As for wireless and mobile Internet connectivity, fibre still underpins the services of South Africa's major cellular providers, even if the last mile to the mobile customer is wireless. The bigger issue here is that advances which would improve performance, lower costs and extend the availability of celebrated newer wireless broadband transfer technologies, like 5G, have been hamstrung by a shortage of radio frequency; not to mention indecision from policymakers about how to make it available to ISPs.
Broken promises and how they happen
In a very cluttered, competitive sector, deciding on a broadband contract and ISP can be incredibly confusing. When rival products look the same, it's not uncommon for providers to promise the earth in terms of 'speeds and feeds' to win a sale, only to hide behind the SLD (service level description) when the customer is dissatisfied. SLAs (service level agreements), which may include penalties for early agreement terminations, also help more nefarious providers get away with providing an inferior service.
Key to avoiding disappointment as a customer then is to read the list of restrictions in your ISP's contracts, and watch out for the nebulous "fair usage" clause, which can be used to justify "shaping" (ie, when your ISP reduces its wholesale bandwidth consumption by slowing down your data speed). It also pays to know the nature and reach of your ISP, as smaller national providers may be facing bandwidth restrictions of their own due to the allocated amount they have from their own ISPs. These connectivity limits will inevitably impact on customer access in the event of over-subscription.
In fact, broken promises typically hinge on breakage models widely used in the market. In this case, the ISP (typically a national provider) is relying on variable usage patterns from its customers to offset the fact that it has "less" bandwidth than it actually sells. The provider is also taking advantage of large-scale business customers who don't, or simply can't, take advantage of the full throughput because of natural TCP/IP (transmission control protocol/Internet protocol) limitations on data transfer.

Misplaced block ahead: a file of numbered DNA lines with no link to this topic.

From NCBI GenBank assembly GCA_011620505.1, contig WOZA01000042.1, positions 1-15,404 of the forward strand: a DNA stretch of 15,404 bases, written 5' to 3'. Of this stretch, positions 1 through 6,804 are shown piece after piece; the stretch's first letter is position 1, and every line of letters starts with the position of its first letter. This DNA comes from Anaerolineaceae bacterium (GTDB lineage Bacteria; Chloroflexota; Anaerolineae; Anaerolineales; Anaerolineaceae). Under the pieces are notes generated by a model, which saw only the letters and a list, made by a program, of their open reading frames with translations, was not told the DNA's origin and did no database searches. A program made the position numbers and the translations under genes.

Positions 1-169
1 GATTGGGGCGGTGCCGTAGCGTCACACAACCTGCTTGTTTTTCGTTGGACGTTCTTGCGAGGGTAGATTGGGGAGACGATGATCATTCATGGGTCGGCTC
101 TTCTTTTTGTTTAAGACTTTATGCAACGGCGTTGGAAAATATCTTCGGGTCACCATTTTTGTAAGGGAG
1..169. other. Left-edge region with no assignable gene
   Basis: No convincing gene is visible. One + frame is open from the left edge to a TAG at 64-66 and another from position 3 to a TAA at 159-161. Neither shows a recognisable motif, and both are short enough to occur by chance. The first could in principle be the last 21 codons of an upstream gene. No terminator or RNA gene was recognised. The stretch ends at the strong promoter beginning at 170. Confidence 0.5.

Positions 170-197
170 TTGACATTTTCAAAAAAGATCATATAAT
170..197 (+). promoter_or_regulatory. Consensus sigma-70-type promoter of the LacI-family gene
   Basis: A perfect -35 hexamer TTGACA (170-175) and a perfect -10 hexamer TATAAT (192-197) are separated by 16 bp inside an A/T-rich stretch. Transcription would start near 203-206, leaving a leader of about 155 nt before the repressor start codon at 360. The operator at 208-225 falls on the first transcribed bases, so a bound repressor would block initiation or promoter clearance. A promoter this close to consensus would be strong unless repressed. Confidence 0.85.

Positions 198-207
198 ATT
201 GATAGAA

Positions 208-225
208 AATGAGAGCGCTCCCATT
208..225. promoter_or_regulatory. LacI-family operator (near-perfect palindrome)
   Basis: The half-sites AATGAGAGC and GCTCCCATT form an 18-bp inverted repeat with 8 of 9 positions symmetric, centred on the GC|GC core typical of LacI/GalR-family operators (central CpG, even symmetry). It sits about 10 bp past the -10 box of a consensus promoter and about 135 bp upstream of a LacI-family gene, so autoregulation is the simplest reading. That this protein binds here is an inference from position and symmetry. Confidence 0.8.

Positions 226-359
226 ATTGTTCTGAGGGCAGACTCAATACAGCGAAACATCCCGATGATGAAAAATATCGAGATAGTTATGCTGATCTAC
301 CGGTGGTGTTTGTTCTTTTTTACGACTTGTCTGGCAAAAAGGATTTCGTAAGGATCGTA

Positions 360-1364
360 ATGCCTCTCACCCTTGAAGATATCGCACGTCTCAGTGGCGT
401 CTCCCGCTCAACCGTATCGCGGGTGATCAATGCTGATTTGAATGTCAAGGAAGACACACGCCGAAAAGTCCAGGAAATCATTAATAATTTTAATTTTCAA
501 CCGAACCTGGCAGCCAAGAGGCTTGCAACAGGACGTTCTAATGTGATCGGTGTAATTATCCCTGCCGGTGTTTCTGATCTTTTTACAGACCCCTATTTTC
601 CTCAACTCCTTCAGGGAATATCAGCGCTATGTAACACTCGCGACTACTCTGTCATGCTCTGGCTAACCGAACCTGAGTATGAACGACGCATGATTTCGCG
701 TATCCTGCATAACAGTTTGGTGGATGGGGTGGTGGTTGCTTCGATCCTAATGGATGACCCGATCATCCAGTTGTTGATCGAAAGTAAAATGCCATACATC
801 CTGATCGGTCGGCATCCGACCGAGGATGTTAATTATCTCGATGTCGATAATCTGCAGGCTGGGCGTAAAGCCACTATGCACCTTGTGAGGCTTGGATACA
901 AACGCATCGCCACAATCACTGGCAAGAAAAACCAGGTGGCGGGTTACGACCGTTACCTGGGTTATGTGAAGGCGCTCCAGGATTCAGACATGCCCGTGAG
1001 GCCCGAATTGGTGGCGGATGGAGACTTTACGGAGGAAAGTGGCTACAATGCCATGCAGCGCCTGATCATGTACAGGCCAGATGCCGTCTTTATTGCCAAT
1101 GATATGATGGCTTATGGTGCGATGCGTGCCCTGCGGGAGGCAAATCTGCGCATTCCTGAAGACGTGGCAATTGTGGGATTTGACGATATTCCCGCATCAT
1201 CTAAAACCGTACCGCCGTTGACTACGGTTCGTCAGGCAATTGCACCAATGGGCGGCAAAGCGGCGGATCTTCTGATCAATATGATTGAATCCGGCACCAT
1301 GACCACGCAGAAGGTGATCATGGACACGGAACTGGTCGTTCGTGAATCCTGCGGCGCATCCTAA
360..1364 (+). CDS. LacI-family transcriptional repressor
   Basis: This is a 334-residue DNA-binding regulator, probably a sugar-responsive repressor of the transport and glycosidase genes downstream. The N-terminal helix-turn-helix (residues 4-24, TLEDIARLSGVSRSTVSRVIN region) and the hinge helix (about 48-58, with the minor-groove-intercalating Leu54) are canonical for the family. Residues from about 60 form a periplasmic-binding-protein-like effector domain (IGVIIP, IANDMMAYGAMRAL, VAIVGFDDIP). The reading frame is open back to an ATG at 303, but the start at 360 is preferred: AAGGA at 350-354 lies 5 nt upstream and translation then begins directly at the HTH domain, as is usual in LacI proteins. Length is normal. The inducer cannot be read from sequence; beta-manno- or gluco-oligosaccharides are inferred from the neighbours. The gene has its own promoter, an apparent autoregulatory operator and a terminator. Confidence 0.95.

The Internet connectivity sector has seen mammoth shifts in the past decade as it opened up post the state-owned telecoms monopoly period. And it looks set to change even more in the coming years due to ever-growing bandwidth capacity and industry consolidation. Then there are those ISPs embracing the very digital technologies their connections enable, to transform themselves into new age telcos offering fully converged communications solutions for businesses and home users alike. For consumers navigating this environment, it'll pay not to fixate on product specifications. Instead, you should look beyond the product to the true nature of the ISP, and the service and support that underpins it. This is the best way to assess its true value to you as a customer.